By Hillel Aron
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By Patrick Range McDonald
By David Futch
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By Jill Stewart
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Beneath the powerful eyepiece of the Axioplan microscope, Leadbetter cranks up magnification and invites me into his world. “It’s like being an ecotourist in Wonderland,” he says. And indeed it is. In the microscope’s circular view field is a teeming miscellany of exotic beasties, a little alien universe populated by creatures as strange and comical, and somehow as endearing, as one of those kitschy bazaar scenes in a Star Wars prequel. The most common type have a long, thin corkscrew form; these are spirochetes, closely related to the bacteria that cause syphilis. There are protozoans resembling miniature snails, and inside their single-cell bodies are small pieces of red stuff. That’s wood, Leadbetter tells me. My favorite type is the one that looks like a sea lion, which snuffles around with its “nose” twitching, apparently searching for something. The “sea lion,” whose Latin name is Trichonympha, has long cilia trailing from its body that helps it swim. All of these organisms propel themselves by chemotaxis, charting paths along chemical gradients in the water.
Leadbetter has been studyingthis microbial Serengeti for the past 16 years, but he is constantly seeing new species he has not yet identified. It’s a daunting task simply to catalog the different types, let alone to understand what each one does. “Why,” for instance, “are there 100 types of microbe, and not just one?” he asks.
These microbes are one of the major reasons termites are such legendarily social creatures. When a new termite hatches from its egg, it has no gut flora; it must be fed its microbial complement by another termite. Leadbetter is particularly taken by this fact — termites are alive today because millions of generations of termites before them have handed on their gut flora to the succeeding generation. It’s an insectoid version of the Catholic Church’s apostolic succession, in which each new priest is fed the communal wafer by his father-confessor. Termites have no theology, of course, but their survival as a species depends on this pan-generational passing of the torch.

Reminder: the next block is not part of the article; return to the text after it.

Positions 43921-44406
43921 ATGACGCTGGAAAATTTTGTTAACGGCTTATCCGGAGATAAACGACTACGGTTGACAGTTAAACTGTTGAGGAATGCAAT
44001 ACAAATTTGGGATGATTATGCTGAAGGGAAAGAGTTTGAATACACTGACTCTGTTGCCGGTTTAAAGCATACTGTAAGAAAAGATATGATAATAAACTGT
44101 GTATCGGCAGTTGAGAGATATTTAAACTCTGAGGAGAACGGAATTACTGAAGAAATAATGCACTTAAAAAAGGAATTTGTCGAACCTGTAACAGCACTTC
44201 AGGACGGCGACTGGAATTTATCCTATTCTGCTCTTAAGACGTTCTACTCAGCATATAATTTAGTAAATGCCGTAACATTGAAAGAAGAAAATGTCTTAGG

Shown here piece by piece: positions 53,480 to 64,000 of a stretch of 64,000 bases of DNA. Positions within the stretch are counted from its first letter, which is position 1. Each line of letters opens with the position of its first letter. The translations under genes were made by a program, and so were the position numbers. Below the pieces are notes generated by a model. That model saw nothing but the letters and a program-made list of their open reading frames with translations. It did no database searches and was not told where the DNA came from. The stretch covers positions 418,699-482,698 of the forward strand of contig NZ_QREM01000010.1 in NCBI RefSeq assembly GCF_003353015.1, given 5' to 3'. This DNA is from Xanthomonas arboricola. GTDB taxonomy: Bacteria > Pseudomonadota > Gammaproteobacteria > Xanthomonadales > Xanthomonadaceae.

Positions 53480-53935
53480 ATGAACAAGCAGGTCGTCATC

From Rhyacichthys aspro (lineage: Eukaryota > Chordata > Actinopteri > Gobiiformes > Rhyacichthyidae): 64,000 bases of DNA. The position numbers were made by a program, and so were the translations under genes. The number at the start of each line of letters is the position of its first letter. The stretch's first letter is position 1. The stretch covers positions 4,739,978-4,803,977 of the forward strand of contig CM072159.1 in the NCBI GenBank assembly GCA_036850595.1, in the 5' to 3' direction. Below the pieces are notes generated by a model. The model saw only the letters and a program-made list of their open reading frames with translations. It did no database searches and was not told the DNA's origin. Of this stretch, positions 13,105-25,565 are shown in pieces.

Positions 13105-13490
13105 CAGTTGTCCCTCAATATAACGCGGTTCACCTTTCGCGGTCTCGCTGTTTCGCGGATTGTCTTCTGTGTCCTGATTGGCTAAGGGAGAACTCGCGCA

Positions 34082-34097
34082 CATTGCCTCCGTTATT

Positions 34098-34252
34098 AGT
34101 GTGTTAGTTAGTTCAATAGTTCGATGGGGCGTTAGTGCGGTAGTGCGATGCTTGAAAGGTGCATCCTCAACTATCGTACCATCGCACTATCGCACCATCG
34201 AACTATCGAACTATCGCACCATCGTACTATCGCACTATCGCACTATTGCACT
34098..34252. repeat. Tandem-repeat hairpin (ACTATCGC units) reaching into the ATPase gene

Leadbetter and his colleagues are trying to understand what it is exactly the microbes do. They are beginning the process of making a cross-genome map of all the DNA collectively operating in the gut colony. Ideally, they would like to sequence each microbe separately. This kind of very basic biology is what we need to understand if we are ever going to work out how to efficiently turn wood into ethanol. As Leadbetter notes, “Making ethanol is not hard; making it from wood is the problem.”
I asked Leadbetter how long it might be before wood-to-ethanol is economically feasible. Clearly, it’s a question he’s heard before — not least from the venture capitalists whose calls he usually ignores. “It all depends,” he answered, “on how much we are prepared to commit to doing the underlying science.” Unlike, say, particle physics, termite-gut ecology is complex stuff. It has taken nature a billion years to get to this point; it will take scientists at least a few decades to learn the ground rules. We ought not be priming the pumps just yet, Leadbetter suggests. But the end of oil is definitely nigh, and we must begin to look seriously for other fuel options. As prices climb at the pump, who knows, maybe this country will again get serious about supporting basic biological science.